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  1. ArchDaily
  2. Projects
  3. Apartments
  4. Australia
  5. Benson McCormack Architects
  6. 2017
  7. Wave Apartments / Benson McCormack Architects

Wave Apartments / Benson McCormack Architects

  • 22:00 - 1 December, 2017
Wave Apartments / Benson McCormack Architects
Wave Apartments / Benson McCormack Architects, © Melinda Hird Photography
© Melinda Hird Photography

© Melinda Hird Photography © Melinda Hird Photography © Melinda Hird Photography © Melinda Hird Photography + 21

        • Builders

          Hone Constructions Pty Ltd
        • Landscape Architects

          MHLD
        • Structural and Hydraulic Engineers

          John Romanous and Associates
        • Building Certification

          Building Control Group
        • Client

          Hone Constructions Pty Ltd
        • More Specs Less Specs
        © Melinda Hird Photography
        © Melinda Hird Photography

        Text description provided by the architects. WAVE is a mixed-use urban infill development located in Marrickville which is a rapidly changing inner-city suburb of Sydney that is enjoying a steady intensification of development and with that a long-awaited rejuvenation and reinvigoration of its urban landscape. WAVE reflects the new-found optimism of its changing context whilst serving to balance the live/work environments of the scheme that results in an architectural solution of social equity and inclusion for all users. Completed in early 2017, WAVE comprises 34 shop-top dwellings located above ground floor retail tenancies that activate its street edge with cafes and other strip retailing spaces. The orthogonal building form reinforces the street-wall whilst ‘peeling’ away from its northern side boundary to liberate a safe zone for the building’s occupants. optimize solar access and A ground floor commercial tenancy overlooks a generous garden space setback from the street all inhabitants living and working in the development ove through to encourage a strong sense of community through the accidental convergence between occupants.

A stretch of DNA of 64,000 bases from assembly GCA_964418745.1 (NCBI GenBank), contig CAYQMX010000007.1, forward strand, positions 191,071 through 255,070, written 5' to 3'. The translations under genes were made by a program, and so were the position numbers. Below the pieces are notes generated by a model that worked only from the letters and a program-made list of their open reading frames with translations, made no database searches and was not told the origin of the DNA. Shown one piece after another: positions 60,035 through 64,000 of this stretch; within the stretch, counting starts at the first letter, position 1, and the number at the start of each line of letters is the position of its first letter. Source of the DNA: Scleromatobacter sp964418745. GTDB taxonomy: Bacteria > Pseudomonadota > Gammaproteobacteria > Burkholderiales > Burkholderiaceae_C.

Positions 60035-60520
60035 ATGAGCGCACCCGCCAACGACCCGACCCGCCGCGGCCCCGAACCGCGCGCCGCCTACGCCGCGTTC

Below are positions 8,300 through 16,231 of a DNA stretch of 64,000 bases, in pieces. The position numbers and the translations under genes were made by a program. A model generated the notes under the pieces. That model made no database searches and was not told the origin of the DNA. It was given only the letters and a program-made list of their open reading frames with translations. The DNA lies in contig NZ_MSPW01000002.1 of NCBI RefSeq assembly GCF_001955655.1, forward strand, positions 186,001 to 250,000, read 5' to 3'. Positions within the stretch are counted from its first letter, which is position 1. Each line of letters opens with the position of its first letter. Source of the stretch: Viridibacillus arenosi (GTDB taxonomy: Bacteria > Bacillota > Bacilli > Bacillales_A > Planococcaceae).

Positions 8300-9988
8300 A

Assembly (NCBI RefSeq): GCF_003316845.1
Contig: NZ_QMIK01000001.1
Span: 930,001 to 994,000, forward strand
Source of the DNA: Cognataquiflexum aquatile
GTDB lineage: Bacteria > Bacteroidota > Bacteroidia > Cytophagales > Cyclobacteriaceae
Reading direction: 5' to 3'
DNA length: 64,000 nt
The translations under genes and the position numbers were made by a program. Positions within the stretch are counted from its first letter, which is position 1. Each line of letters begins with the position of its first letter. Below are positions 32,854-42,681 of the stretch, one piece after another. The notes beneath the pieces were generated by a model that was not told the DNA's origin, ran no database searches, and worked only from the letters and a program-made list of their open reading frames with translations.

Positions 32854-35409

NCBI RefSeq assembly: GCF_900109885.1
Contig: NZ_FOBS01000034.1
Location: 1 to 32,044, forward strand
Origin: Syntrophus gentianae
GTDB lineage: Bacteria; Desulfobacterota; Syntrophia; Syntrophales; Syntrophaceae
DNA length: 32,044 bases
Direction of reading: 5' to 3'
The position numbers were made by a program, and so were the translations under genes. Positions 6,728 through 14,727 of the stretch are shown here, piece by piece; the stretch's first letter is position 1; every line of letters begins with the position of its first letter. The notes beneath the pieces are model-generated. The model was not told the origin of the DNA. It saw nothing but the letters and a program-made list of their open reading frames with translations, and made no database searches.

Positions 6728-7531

© Melinda Hird Photography
        © Melinda Hird Photography

        The building form is orthogonal in the way it addresses the two street frontages. The building form reinforces the street-wall objectives of the urban design principles governing future development in the precinct. Modest gaps in the front façade also allow glimpses of the courtyard space beyond that serves as the ‘heart’ of the development. The product of careful peeling away of the main building form from northern side boundary is a generously landscape central courtyard through which all users move and enjoy. The curving, twisting building form defines a relaxed and reflective open space insulated from the noise of this urban address. Wave is a new mixed-use development located on the western side of Illawarra Road, Marrickville. The address originally comprising two (2) old warehouses which are now replaced by a 6-storey building consisting 34 apartments above ground floor retail (4) and commercial (1) tenancies.

        © Melinda Hird Photography
        © Melinda Hird Photography
        First Level Plan
        First Level Plan